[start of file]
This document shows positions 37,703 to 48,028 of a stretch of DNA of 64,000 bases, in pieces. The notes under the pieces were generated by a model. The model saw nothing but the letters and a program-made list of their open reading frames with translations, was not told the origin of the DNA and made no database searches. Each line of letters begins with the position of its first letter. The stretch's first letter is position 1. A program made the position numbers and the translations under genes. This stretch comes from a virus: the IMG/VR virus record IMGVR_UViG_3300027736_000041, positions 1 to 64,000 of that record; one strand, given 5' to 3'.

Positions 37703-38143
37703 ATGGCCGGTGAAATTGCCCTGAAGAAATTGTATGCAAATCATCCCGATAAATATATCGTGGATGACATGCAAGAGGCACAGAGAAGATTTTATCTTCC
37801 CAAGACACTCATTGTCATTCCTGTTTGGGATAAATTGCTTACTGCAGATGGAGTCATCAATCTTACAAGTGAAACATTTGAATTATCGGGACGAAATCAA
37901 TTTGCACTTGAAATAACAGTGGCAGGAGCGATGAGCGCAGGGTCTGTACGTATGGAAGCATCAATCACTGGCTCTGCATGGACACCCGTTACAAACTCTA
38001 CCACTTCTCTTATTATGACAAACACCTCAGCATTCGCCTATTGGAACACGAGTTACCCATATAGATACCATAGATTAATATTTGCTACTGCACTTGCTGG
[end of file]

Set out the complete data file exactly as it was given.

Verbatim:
This document shows positions 37,703 to 48,028 of a stretch of DNA of 64,000 bases, in pieces. The notes under the pieces were generated by a model. The model saw nothing but the letters and a program-made list of their open reading frames with translations, was not told the origin of the DNA and made no database searches. Each line of letters begins with the position of its first letter. The stretch's first letter is position 1. A program made the position numbers and the translations under genes. This stretch comes from a virus: the IMG/VR virus record IMGVR_UViG_3300027736_000041, positions 1 to 64,000 of that record; one strand, given 5' to 3'.

Positions 37703-38143
37703 ATGGCCGGTGAAATTGCCCTGAAGAAATTGTATGCAAATCATCCCGATAAATATATCGTGGATGACATGCAAGAGGCACAGAGAAGATTTTATCTTCC
37801 CAAGACACTCATTGTCATTCCTGTTTGGGATAAATTGCTTACTGCAGATGGAGTCATCAATCTTACAAGTGAAACATTTGAATTATCGGGACGAAATCAA
37901 TTTGCACTTGAAATAACAGTGGCAGGAGCGATGAGCGCAGGGTCTGTACGTATGGAAGCATCAATCACTGGCTCTGCATGGACACCCGTTACAAACTCTA
38001 CCACTTCTCTTATTATGACAAACACCTCAGCATTCGCCTATTGGAACACGAGTTACCCATATAGATACCATAGATTAATATTTGCTACTGCACTTGCTGG